The every day “cop on the beat” even in the smallest of suburban communities could be the only thing standing between an active shooter and 200 – 300 kids in an elementary school. An off-duty state trooper with his family at a movie theater could be the one person who prevents a mass shooting, which otherwise could turn into one of America’s most substantial.

The holiday shopping season will soon be filling our malls with massive amounts of shoppers, all unaware that a predator could be lurking and waiting for the right moment to lash out and kill as many innocent people as humanly possible. An off duty corrections officer may be the only person in the mall carrying a firearm and the only person able and willing to stop the threat.

Policing in the United States of America has changed, but do our mayors and governors understand how? When they stand before the mainstream media cameras and call for the elimination of local and state police agencies acquiring federal surplus equipment, do they realize that this is the same equipment that could prevent a mass slaughter in their communities?

To the contrary, when mayors and governors seek the acquisition of that equipment, do they realize that they must then infuse funds into their budgets for training and resources associated with that equipment?

Do they realize the local and state police basic academy classes now have to have an introduction to international terrorism, active shooter training, and disaster and crisis management? Or are they asleep at the wheel?

No one wants to have one of these attacks happen in their neighborhood or their community, but there’s always the possibility, and if it does, are they prepared? Do they have the right resources, training, and response capabilities? Do they have executives that understand how to manage their response and deal with the aftermath of a crisis? Are they prepared to deal with the press and media?

The days of propping up ‘a suit’ in front of the cameras, and an international media that quite often is already anti-police and anti-government, is over. Police executives must be skilled on how to deal with the press, because without those skills and insight, the subsequent days following a disaster or active shooter scenario can be ripe with perceptions of instability, lack of leadership, and the lack of security within one’s community, which has a real chance of exacerbating these already challenging times.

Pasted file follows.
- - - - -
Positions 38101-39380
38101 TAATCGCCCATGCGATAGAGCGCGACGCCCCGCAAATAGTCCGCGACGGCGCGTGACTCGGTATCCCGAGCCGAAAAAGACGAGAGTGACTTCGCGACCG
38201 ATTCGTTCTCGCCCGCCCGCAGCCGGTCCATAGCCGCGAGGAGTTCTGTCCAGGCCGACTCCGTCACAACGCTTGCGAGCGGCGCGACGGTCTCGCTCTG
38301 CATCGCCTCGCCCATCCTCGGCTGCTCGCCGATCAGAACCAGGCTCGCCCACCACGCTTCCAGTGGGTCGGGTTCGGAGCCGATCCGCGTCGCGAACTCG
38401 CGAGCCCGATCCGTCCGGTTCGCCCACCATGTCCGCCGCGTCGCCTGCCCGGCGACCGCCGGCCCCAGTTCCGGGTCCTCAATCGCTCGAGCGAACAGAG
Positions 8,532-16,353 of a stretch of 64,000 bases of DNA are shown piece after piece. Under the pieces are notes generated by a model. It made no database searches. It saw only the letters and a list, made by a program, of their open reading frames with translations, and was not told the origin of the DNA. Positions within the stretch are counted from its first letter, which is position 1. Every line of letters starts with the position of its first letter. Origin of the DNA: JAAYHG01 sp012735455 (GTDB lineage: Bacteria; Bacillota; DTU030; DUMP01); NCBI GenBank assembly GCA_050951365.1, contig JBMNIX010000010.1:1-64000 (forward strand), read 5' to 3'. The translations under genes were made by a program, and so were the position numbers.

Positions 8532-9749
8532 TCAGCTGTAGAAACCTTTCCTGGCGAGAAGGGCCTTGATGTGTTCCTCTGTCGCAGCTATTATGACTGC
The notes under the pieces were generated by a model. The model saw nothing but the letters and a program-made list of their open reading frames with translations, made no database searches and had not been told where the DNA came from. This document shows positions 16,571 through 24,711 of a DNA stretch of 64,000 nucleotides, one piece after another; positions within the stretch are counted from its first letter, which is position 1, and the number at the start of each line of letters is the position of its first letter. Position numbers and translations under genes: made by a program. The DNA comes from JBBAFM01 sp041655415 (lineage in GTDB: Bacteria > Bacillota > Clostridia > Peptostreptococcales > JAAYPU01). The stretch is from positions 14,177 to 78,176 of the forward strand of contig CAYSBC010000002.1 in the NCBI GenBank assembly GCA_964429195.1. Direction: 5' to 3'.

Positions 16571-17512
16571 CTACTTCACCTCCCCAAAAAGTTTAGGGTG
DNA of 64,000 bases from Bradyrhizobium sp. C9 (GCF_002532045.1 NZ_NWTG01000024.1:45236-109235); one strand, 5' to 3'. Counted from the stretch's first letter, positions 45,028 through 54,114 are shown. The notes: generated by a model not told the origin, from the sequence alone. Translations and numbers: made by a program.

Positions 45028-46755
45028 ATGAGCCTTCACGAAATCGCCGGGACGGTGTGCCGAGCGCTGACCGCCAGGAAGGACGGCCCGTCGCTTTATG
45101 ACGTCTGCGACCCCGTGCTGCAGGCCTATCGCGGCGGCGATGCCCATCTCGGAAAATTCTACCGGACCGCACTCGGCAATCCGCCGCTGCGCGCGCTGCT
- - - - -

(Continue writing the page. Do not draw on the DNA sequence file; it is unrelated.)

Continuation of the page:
There are a lot of lessons that will come out of the Las Vegas shooting massacre. Do we do enough when it comes to hotel security at our casinos or other tourist locations?

Some things we’ve already looked at, some we have not, but one thing’s for sure: There’s going to be another attack, and there’s going to be a need for our local and state first responders to counter the attack and protect the innocent and eliminate the threat.

Are we prepared?

Only time will tell.

Bernard Kerik was New York City’s police commissioner during the 9/11 attacks. He became an American hero as he led the NYPD through rescue and recovery efforts of the World Trade Center. His resumé as a public servant is long and storied, and includes honors from President Ronald Reagan, Queen Elizabeth II, and the NYPD’s Medal for Valor for saving his partner in a gun battle. In 2004, Kerik was nominated by President George W. Bush to head the US Department of Homeland Security.